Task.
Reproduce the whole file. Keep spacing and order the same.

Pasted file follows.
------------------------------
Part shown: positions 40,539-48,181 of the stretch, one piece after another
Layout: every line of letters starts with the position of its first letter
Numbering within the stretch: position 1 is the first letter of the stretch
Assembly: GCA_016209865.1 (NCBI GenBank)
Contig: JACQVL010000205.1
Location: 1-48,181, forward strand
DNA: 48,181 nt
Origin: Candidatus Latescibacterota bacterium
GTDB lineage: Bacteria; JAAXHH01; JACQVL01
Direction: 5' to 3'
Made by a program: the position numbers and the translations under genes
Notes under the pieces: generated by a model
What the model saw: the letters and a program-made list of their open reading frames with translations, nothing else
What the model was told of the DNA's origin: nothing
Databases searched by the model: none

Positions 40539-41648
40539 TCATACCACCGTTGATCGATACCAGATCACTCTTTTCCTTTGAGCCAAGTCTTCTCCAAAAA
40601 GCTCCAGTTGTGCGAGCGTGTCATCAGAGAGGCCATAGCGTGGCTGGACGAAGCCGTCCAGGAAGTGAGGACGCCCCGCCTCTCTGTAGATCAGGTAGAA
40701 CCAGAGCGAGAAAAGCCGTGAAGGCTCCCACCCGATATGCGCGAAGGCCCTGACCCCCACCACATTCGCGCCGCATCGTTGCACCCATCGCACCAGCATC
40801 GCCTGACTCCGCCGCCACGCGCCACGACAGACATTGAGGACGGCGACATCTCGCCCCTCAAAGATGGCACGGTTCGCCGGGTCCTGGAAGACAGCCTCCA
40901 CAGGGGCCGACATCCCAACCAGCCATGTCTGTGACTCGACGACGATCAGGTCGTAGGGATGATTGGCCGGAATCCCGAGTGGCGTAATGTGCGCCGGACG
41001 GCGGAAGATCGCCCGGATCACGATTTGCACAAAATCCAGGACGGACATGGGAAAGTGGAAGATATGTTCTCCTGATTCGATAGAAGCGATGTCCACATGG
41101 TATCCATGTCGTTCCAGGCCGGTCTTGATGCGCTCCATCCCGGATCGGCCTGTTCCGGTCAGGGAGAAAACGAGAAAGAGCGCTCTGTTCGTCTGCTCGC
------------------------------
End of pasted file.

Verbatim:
Part shown: positions 40,539-48,181 of the stretch, one piece after another
Layout: every line of letters starts with the position of its first letter
Numbering within the stretch: position 1 is the first letter of the stretch
Assembly: GCA_016209865.1 (NCBI GenBank)
Contig: JACQVL010000205.1
Location: 1-48,181, forward strand
DNA: 48,181 nt
Origin: Candidatus Latescibacterota bacterium
GTDB lineage: Bacteria; JAAXHH01; JACQVL01
Direction: 5' to 3'
Made by a program: the position numbers and the translations under genes
Notes under the pieces: generated by a model
What the model saw: the letters and a program-made list of their open reading frames with translations, nothing else
What the model was told of the DNA's origin: nothing
Databases searched by the model: none

Positions 40539-41648
40539 TCATACCACCGTTGATCGATACCAGATCACTCTTTTCCTTTGAGCCAAGTCTTCTCCAAAAA
40601 GCTCCAGTTGTGCGAGCGTGTCATCAGAGAGGCCATAGCGTGGCTGGACGAAGCCGTCCAGGAAGTGAGGACGCCCCGCCTCTCTGTAGATCAGGTAGAA
40701 CCAGAGCGAGAAAAGCCGTGAAGGCTCCCACCCGATATGCGCGAAGGCCCTGACCCCCACCACATTCGCGCCGCATCGTTGCACCCATCGCACCAGCATC
40801 GCCTGACTCCGCCGCCACGCGCCACGACAGACATTGAGGACGGCGACATCTCGCCCCTCAAAGATGGCACGGTTCGCCGGGTCCTGGAAGACAGCCTCCA
40901 CAGGGGCCGACATCCCAACCAGCCATGTCTGTGACTCGACGACGATCAGGTCGTAGGGATGATTGGCCGGAATCCCGAGTGGCGTAATGTGCGCCGGACG
41001 GCGGAAGATCGCCCGGATCACGATTTGCACAAAATCCAGGACGGACATGGGAAAGTGGAAGATATGTTCTCCTGATTCGATAGAAGCGATGTCCACATGG
41101 TATCCATGTCGTTCCAGGCCGGTCTTGATGCGCTCCATCCCGGATCGGCCTGTTCCGGTCAGGGAGAAAACGAGAAAGAGCGCTCTGTTCGTCTGCTCGC